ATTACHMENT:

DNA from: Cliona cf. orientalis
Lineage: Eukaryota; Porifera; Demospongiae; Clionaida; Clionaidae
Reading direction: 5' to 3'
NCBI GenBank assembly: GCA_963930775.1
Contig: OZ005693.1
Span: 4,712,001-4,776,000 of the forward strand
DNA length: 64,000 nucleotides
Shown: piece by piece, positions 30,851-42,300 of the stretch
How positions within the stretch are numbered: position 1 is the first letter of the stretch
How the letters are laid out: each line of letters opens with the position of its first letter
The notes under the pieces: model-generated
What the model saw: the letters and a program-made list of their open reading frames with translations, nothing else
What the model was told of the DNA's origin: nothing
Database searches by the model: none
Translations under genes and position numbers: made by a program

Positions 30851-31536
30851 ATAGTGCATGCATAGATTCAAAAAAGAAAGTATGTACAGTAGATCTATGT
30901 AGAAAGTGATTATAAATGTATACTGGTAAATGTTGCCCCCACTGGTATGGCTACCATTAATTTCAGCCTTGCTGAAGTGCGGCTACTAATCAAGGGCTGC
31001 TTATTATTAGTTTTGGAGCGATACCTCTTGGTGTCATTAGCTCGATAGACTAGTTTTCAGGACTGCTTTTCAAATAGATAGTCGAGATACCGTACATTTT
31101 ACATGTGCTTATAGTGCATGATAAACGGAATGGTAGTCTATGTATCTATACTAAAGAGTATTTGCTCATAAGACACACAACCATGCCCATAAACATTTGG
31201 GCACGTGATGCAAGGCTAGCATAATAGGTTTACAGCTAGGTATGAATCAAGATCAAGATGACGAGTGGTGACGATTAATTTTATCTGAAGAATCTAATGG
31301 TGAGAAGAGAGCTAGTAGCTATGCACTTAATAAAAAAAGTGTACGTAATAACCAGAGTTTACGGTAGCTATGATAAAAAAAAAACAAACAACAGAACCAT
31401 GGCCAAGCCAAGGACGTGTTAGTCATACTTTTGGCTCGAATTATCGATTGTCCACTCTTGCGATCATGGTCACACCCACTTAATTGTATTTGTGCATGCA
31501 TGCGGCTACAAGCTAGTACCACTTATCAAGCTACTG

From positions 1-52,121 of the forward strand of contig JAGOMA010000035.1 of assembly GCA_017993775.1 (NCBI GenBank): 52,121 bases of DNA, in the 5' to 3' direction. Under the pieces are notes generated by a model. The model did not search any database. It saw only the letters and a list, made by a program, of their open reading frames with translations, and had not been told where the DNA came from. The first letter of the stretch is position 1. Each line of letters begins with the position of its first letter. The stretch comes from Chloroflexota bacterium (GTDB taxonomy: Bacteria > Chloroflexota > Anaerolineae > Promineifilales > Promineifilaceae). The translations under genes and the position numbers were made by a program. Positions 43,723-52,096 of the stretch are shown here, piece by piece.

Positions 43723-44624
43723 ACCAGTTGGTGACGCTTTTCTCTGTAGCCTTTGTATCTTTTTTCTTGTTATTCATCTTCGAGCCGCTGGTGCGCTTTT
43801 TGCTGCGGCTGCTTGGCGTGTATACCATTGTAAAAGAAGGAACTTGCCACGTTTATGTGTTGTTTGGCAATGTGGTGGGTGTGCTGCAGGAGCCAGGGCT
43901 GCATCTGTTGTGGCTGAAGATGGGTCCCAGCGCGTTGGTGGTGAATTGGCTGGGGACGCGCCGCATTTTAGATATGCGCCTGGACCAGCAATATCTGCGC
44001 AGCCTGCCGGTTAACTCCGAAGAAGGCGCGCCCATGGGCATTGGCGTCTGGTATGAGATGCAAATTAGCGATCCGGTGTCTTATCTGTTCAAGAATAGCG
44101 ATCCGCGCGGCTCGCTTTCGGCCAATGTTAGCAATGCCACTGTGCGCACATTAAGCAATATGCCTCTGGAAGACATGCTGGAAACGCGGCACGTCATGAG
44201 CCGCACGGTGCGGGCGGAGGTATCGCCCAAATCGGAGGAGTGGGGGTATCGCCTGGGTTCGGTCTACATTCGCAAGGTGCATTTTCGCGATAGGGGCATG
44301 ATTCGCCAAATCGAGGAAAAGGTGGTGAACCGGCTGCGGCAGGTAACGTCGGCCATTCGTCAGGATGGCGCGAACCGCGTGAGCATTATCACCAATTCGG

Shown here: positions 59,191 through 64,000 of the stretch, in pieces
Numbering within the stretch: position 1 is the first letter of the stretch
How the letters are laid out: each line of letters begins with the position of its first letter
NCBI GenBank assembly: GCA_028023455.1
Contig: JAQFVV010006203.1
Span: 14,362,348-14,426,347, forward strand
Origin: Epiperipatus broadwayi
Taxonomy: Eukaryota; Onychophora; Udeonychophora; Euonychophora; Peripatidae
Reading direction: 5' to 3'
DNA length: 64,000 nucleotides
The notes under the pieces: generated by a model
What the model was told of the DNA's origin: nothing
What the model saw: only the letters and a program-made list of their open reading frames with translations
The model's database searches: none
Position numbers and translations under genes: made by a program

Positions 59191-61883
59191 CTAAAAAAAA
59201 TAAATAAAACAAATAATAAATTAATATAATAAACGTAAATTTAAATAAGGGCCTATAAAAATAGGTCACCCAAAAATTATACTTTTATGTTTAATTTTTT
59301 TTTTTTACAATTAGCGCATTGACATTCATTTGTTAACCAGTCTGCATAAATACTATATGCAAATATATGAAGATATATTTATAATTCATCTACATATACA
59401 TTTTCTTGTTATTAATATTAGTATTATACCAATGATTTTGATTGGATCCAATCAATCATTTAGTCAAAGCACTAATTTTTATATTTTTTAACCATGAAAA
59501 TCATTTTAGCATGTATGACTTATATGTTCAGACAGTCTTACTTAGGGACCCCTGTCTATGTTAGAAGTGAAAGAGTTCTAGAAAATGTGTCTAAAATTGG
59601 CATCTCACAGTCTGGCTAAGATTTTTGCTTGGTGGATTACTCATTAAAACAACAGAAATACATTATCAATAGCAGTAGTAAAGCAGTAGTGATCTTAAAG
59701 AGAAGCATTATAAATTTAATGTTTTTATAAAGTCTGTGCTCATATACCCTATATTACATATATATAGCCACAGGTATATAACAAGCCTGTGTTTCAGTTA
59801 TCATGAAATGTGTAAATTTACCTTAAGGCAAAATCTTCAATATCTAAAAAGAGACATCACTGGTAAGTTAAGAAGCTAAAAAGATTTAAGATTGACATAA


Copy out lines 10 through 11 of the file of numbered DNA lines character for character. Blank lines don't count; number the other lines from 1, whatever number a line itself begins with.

How the letters are laid out: each line of letters opens with the position of its first letter
The notes under the pieces: model-generated